12. "Monotheism", in Britannica, 15th ed. (1986), 8:266.
  13. Kimmerle, Heinz (11 April 2006). "The world of spirits and the respect for nature: towards a new appreciation of animism" (in en-US). The Journal for Transdisciplinary Research in Southern Africa 2 (2): 15. doi:10.4102/td.v2i2.277. ISSN 2415-2005. 
  14. Galtsin, Dmitry (21 June 2018). "Modern Pagan religious conversion revisited". Sacra 14 (2): 7–17. Retrieved 5 February 2019. 
  15. 15.0 15.1 15.2 Hoff, Kraemer, Christine (2012). Seeking the mystery : an introduction to Pagan theologies. Englewood, CO: Patheos Press. ISBN 9781939221186. OCLC 855412257. 
  16. Negedu, I. A. (1 January 2014). "The Igala traditional religious belief system: Between monotheism and polytheism" (in en). OGIRISI: A New Journal of African Studies 10 (1): 116–129. doi:10.4314/og.v10i1.7. ISSN 1597-474X. Retrieved 24 February 2023. 
  17. Picton, James Allanson (1905). Pantheism: its story and significance. Chicago: Archibald Constable & CO LTD.. ISBN 978-1419140082. 
  18. *Fraser, Alexander Campbell "Philosophy of Theism", William Blackwood and Sons, 1895, p 163.
  19. The New Oxford Dictionary of English. Oxford: Clarendon Press. 1998. p. 1341. ISBN 978-0-19-861263-6.  "The term 'pantheist' designates one who holds both that everything constitutes a unity and that this unity is divine."
  20. Encyclopedia of Philosophy ed. Paul Edwards. New York: Macmillan and Free Press. 1967. p. 34.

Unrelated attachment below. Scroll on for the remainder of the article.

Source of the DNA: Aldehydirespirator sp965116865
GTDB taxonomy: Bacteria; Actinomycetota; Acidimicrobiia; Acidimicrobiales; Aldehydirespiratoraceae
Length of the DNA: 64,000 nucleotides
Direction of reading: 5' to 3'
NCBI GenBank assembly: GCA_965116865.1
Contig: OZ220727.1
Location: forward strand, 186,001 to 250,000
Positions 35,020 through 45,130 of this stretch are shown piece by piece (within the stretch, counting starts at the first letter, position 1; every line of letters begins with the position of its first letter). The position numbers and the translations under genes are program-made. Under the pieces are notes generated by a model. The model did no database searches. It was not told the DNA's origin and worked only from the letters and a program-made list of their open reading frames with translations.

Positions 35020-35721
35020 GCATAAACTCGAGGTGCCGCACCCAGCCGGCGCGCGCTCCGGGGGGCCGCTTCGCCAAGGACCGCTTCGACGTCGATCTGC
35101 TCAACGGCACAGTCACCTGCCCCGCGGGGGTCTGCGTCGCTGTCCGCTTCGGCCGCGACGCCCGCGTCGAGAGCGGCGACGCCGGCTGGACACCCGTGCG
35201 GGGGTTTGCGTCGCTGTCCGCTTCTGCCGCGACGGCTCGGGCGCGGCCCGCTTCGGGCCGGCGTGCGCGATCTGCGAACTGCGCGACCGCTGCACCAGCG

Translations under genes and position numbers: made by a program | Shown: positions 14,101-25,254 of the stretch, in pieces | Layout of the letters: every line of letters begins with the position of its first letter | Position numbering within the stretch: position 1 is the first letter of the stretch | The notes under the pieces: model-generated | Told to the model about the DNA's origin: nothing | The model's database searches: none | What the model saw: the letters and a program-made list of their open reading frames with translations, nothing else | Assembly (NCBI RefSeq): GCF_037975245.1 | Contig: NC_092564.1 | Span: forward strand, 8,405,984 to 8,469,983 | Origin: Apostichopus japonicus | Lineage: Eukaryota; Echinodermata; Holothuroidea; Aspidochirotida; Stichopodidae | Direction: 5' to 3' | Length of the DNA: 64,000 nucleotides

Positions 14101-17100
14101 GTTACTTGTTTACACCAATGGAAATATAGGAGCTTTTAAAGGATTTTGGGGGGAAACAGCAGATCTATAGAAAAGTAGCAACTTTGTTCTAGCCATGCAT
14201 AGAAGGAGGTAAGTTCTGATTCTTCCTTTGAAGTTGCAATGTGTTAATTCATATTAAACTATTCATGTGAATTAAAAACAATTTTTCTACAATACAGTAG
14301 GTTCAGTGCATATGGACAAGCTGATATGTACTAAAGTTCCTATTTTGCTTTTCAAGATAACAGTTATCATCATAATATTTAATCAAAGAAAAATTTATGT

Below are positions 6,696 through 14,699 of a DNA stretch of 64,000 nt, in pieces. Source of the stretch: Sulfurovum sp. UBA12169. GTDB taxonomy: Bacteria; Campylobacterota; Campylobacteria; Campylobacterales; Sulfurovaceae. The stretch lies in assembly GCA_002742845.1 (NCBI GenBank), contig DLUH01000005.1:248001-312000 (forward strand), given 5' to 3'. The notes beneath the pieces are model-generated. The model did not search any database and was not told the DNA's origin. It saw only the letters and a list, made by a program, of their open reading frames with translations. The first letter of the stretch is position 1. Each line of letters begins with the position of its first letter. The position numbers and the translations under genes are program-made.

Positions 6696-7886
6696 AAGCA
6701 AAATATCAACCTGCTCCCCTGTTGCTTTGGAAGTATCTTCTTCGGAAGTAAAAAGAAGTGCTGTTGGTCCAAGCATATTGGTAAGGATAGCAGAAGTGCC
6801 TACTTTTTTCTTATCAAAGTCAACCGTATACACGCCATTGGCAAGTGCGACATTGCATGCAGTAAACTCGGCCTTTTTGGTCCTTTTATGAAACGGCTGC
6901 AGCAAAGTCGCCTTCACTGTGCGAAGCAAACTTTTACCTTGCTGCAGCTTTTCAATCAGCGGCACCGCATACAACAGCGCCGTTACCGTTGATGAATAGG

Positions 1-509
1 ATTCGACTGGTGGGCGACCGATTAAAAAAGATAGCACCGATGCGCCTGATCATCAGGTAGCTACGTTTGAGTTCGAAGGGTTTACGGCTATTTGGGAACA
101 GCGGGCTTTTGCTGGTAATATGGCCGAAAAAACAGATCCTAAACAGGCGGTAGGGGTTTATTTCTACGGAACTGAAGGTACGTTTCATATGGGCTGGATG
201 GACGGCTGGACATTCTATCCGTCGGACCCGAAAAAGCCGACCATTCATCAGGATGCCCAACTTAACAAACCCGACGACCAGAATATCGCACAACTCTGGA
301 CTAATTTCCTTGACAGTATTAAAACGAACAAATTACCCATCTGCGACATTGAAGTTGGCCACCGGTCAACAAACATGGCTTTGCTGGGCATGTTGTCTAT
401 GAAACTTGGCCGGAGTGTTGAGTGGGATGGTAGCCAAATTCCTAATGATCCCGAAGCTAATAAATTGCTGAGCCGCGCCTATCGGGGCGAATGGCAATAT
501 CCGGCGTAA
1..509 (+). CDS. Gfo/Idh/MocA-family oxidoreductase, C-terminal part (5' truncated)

21. Reid-Bowen, Paul (15 April 2016). Goddess as Nature: Towards a Philosophical Thealogy. Taylor & Francis. p. 70. ISBN 9781317126348. 
  22. "Definition of Pantheism". 
  23. A Companion to Philosophy of Religion. p. 340. "They deny that God is "totally other" than the world or ontologically distinct from it." 
  24. Levine, Michael (1994), Pantheism: A Non-Theistic Concept of Deity, Psychology Press, pp. 44, 274–275, ISBN 9780415070645 :
    • "The idea that Unity that is rooted in nature is what types of nature mysticism (e.g. Wordsworth, Robinson Jeffers, Gary Snyder) have in common with more philosophically robust versions of pantheism. It is why nature mysticism and philosophical pantheism are often conflated and confused for one another."
    • "[Wood's] pantheism is distant from Spinoza's identification of God with nature, and much closer to nature mysticism. In fact it is nature mysticism."
    • "Nature mysticism, however, is as compatible with theism as it is with pantheism."
  25. Taylor, Bron (2008). Encyclopedia of Religion and Nature. A&C Black. pp. 1341–1342. ISBN 978-1441122780. Retrieved 27 July 2017. 
  26. Ann Thomson; Bodies of Thought: Science, Religion, and the Soul in the Early Enlightenment, 2008, page 54.
  27. Lloyd, Genevieve (2 October 1996). Routledge Philosophy GuideBook to Spinoza and The Ethics. Routledge Philosophy Guidebooks (1st ed.). Routledge. p. 24. ISBN 978-0-415-10782-2. 
  28. Birx, Jams H. (11 November 1997). "Giordano Bruno". Mobile, AL: The Harbinger. "Bruno was burned to death at the stake for his pantheistic stance and cosmic perspective." 
  29. AskOxford: deism
  30. Webster's New International Dictionary of the English Language. G.&C. Merriam. 1924. 
    defines deism as
    'belief in the existence of a personal god, with disbelief in Christian teaching, or with a purely rationalistic interpretation of Scripture'.
    Although Webster's lists deism as a type of theism, deism is completely different from theism. If anything, theism would be an off-shoot of deism since it takes beliefs a step further to include miracles and divine revelation, with deism being the 'base' belief in (a) God.
  31. Gurumayum Ranjit Sharma (1987). The Idealistic Philosophy of Swami Vivekananda. Atlantic. p. 180. GGKEY:PSWXE5NTFF4. 
  32. Davies, Douglas J. (23 October 2003). An Introduction to Mormonism. Cambridge University Press. p. 79. ISBN 9780521817387. Retrieved 16 March 2022.